My core work focuses on cities, objects, and creativity, but I have a lot of varied interests. I think that’s a good thing. Here are a handful of recent projects:
Creativity in Museum Practice With co-author Linda Norris I recently published a book about making museums, and museum workers, more creative. It’s one part manifesto to three parts tool-kit, available through Left Coast Press and its international distributors or Amazon. The book project has led to an ongoing collaboration with Linda to build field-wide creative capacity through workshops and consulting engagements with individual museums.
Active Collections For several years I have been collaborating with Trevor Jones and Elee Wood to envision a new model for museum collections stewardship. We operate as an informal think tank, addressing big, entrenched collections problems that many museum professionals are worried about but no one has figured out how to solve. So far we have developed a website, a manifesto, and a field-wide survey, and several pilot projects are in the works.
#BostonBetter I spent much of 2013 and 2014 working in collaboration with the New England Museum Association to organize programming for the one-year anniversary of the Boston Marathon bombing at local museums, libraries, and archives. During the anniversary, our 25 institutional partners produced roughly 50 events and projects in order to help Bostonians reflect and heal. I was also curator and team leader for #BostonBetter’s centerpiece project, a major exhibition titled Dear Boston: Messages from the Marathon Memorial that was hosted by the Boston Public Library. Dear Boston featured objects from the Copley Square makeshift memorial; the exhibition received 52,000 visitors during its 35-day run. You might also be interested in these two blog posts I wrote about the bombing and my TEDxBoston talk about the project.
You Are Here: Archiving Providence in the Present I curated this psychogeography exhibition in collaboration with graduate students from Brown University’s John Nicholas Brown Center for Public Humanities. It imagines an alternative version of the city archives, one that preserves soundmarks, mental maps, everyday experiences, and even A Card Catalog of Providence Longing.
The Secret Life of Objects Creative writing about objects, written from their point of view by my students in the Tufts University Museum Studies graduate program. Website coming soon.
Mapping Revolutionary Boston An interactive map, available online and through a mobile app, that I developed in collaboration with Wellesley College’s Martha McNamara while I worked for the Bostonian Society. Still in prototype form, it envisions a richer, more complex story of Boston on the eve of the American Revolution than the one that can be told within the physical limitations of Boston’s Freedom Trail.
Thomas Sees the World My five-year-old cousin wants to be an explorer when he grows up. Since he’s stuck in elementary school for the foreseeable future, I spent all of 2012 helping him explore the world from his computer, one city at a time. It turns out having an audience of one can yield tremendous insight.
Creativity in Museum Practice, co-authored with Linda Norris, Left Coast Press, 2013, a book about how to make museums more creative, from the inside out
“City Museums and Urban Learning,” Journal of Museum Education, vol 38 issue 1 Spring 2013, 3-8, the introductory essay to a themed issue of the Journal of Museum Education that I guest-edited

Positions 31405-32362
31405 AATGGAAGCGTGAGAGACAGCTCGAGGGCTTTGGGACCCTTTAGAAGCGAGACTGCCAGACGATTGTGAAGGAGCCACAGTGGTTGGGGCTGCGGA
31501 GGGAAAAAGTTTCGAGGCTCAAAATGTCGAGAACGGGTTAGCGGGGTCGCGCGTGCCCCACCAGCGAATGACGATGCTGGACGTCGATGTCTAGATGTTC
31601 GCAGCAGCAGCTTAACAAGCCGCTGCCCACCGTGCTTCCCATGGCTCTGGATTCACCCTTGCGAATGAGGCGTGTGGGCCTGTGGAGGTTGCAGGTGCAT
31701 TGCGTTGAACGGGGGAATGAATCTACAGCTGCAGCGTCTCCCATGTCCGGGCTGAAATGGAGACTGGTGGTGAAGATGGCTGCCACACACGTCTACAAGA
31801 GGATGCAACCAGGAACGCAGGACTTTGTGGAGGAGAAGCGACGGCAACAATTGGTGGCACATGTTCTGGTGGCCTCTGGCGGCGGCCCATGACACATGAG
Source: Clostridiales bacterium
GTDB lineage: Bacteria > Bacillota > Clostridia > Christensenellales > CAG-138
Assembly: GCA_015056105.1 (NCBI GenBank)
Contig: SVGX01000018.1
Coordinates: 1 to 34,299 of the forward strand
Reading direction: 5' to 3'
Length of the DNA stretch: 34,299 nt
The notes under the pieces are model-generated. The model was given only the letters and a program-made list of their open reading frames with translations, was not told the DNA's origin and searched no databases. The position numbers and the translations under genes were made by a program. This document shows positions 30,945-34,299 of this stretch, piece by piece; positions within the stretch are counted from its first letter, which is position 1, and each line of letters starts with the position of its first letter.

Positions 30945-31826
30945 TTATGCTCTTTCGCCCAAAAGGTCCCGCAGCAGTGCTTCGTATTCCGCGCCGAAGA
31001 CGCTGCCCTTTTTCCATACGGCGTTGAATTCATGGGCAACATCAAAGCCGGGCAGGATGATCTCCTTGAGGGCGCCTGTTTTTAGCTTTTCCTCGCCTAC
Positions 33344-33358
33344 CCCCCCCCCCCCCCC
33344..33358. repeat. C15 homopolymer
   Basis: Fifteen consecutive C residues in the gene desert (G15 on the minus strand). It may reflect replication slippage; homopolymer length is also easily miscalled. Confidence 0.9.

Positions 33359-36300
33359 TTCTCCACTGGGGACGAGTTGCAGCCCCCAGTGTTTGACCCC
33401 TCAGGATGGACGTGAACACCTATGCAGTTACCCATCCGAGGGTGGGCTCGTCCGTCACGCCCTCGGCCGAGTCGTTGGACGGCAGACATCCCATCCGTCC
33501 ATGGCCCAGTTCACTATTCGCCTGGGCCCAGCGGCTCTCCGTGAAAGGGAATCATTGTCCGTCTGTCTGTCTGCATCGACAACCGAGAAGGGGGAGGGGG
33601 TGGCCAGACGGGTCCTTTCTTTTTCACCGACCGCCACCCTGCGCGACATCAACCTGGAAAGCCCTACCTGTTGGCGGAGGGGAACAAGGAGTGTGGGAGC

“Muistojen Talot: Kaupunginmuseot ja Kaupunkihistoria” (Memory Houses: City Museums and City History), Muistin kaupunki: Tulkintoja kaupungista muistin ja muistamisen paikkana (City of Memory: Interpreting Urban Memories and Rememberance of Place), Helsinki: Finnish Literature Society, 2013, a thinkpiece about the challenges and opportunities facing city museums in the 21st century (in Finnish)
“This Time It’s Personal: City Museums and Contemporary Urban Life,” Ian Jones et al., eds, Our Greatest Artefact: The City, Istanbul: CAMOC, 2012, p. 45-51, a case for personal history in city museums
“Do History Museums Still Need Objects?,” History News, American Association for State and Local History, Summer 2011, p. 19-24
Connecticut League of History Organizations, “The Poetry of Objects,” keynote address (2015)
#WhyMuseums Formidlingsseminar, keynote address and local history workshop, Aarhus, Denmark (2015)
TEDxBoston, “Our Year of Mourning” (2014)
American Alliance of Museums conference sessions: “City History Museums: Canaries in a Coal Mine?” (2013), “Is it Real? Who Cares?” (2013), “Widespread Mergers: Could It Happen in the US?,” (2012), “Collections: 20,000; Staff: 1—You’re Outnumbered!” (2006)
ICOM Committee for the Collections and Activities of Museums of Cities conference sessions: “Why City Museums Should Care About Trees” (2013), “The Branded City Museum” (2012), “This Time It’s Personal: City Museums and Contemporary Urban Life” (2011), “Toward the Creative City Museum: Some Field Notes” (2010)
New England Museum Association conference sessions: “The New, New Local History” (2012), “Power of 10” (2012), “Multisensory Museum Learning” (2011), “Museum Mapping Projects: Charting a New Course” (2009)
“Do History Museums Still Need Objects?,” American Association for State and Local History 2012 conference
“The Living City: Trends in Urban Curation,” International Museums of Cities symposium, Rio de Janeiro Ministry of Culture, 2012
“How To Build a Better City Museum,” Urban History Exhibited symposium, Den Gamle By, Aarhus, Denmark, 2011
“The Revolution in Boston: A Blessing and a Curse,” International Committee of Museums and Collections of Archaeology and History 2011 conference